What I Read – March 2017

I’ve fallen behind in reviewing books but am working to catch up and get some reviews posted next week. In the meantime, here’s what I read this month:

EileenOttessa Moshfegh (Penguin Press, 2015)

The Dark and Other Love Stories Deborah Willis (Hamish Hamilton, 2017)

She was glad that was done. What a relief. But then again, if she could, she’d do it all over. Everything. Her whole life. She’d live it again, just for the small but real pleasures of a donut and coffee, of holding her daughter in her arms, of making money, of sleeping late, of waking up.

  • Deborah Willis, “The Nap”

How to Talk so Little Kids Will Listen – Joanna Faber & Julie King (Scribner, 2017)

The Break – Katherena Vermette (Anansi, 2016)

The Garden of Eden – Ernest Hemingway (Scribners, 1986)

A Little Life – Hanya Yanagihara (Doubleday, 2015)

…and he realizes that this is the way it is, the way it must be: you don’t visit the lost, you visit the people who search for the lost.

  • Hanya Yanagihara

Dear Ijeawele, or A Feminist Manifesto in Fifteen Suggestions – Chimamanda Ngozi Adichie (Knopf Canada, 2017)

The Dinner Party and Other Stories – Joshua Ferris (Little, Brown, 2017)

Didn’t Finish:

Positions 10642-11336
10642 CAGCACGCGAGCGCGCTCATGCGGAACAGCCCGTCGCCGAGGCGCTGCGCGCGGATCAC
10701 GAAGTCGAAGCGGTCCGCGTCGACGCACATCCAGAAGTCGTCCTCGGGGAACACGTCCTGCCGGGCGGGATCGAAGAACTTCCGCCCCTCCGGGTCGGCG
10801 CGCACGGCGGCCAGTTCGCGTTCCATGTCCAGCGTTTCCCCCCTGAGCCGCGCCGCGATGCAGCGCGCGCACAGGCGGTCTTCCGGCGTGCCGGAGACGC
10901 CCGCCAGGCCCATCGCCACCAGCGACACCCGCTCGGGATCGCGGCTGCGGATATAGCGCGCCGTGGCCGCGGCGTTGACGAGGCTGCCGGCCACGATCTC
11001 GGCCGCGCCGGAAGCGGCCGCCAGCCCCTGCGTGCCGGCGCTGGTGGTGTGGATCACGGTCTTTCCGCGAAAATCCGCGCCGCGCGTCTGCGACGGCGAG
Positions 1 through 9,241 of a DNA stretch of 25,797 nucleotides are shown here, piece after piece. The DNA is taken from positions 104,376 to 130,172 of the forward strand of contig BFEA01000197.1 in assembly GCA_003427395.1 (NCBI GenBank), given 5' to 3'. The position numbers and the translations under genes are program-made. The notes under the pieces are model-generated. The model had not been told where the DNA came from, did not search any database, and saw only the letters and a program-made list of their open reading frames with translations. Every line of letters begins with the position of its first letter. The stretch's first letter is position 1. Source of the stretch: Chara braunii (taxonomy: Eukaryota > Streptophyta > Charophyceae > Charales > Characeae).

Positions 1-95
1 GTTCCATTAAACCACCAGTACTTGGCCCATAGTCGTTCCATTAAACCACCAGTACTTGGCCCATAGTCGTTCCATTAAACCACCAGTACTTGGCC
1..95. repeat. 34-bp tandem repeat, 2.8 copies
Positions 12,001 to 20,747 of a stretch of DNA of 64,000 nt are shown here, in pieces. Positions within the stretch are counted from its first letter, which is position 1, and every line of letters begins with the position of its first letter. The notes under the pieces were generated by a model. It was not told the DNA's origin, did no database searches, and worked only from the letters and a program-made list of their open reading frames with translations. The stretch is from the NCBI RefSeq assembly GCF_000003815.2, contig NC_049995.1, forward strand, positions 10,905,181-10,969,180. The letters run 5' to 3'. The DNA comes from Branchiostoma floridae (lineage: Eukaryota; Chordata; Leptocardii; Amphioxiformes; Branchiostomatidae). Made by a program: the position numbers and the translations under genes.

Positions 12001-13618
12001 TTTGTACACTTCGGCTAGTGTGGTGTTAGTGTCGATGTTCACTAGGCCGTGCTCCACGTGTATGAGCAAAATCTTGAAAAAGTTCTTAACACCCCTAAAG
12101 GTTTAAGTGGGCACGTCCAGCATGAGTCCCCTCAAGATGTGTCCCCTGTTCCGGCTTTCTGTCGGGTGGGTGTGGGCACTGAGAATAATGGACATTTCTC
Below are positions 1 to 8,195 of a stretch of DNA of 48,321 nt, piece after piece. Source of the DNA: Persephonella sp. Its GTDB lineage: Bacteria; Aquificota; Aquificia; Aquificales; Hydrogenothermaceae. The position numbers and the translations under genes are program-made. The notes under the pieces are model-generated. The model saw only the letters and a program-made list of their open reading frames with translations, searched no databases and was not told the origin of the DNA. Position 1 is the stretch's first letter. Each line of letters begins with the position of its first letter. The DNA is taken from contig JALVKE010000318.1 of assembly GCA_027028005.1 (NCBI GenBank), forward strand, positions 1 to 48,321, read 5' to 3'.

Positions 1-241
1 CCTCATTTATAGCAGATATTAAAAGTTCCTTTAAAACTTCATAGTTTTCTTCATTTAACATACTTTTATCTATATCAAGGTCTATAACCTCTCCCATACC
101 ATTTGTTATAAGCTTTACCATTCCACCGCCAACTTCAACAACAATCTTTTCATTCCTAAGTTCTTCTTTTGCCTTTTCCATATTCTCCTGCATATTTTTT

The Travelers – Chris Pavone

Book Review: The Dark and Other Love Stories by Deborah Willis

The Dark and Other Love Stories – Deborah Willis (Hamish Hamilton, 2017)

A quick disclaimer to say that I know Deborah Willis but only a little bit. We were in the same program at university but she was a couple of years ahead of me and we briefly worked at the same coffee shop and then we worked at rival bookstores. I read her first short story collection, Vanishing, when it first came out because I knew Deb but I was eager to read her new collection because I think she’s an excellent writer.

This new story collection revolves around the theme of love. That love takes a variety of forms. The powerful, platonic love of two best friends at summer camp in the title story. The love of a couple, spanning decades, a whole life time lived in the span of an afternoon nap, told in a trilogy of stories. The relationship between two marijuana dealers when one of them applies to move to Mars. The stories are painfully true to life, with all the small and large discomforts that love brings us, along with its unique pleasures. At least one made me have to close the book for a while because the ending was so unexpectedly sad.

Willis’ characters are believable, likeable, and discomfiting. She nails their human reactions and emotions with a sometimes uncomfortable accuracy. Even in the strangest of situations, the basic realness of these fictional characters remains.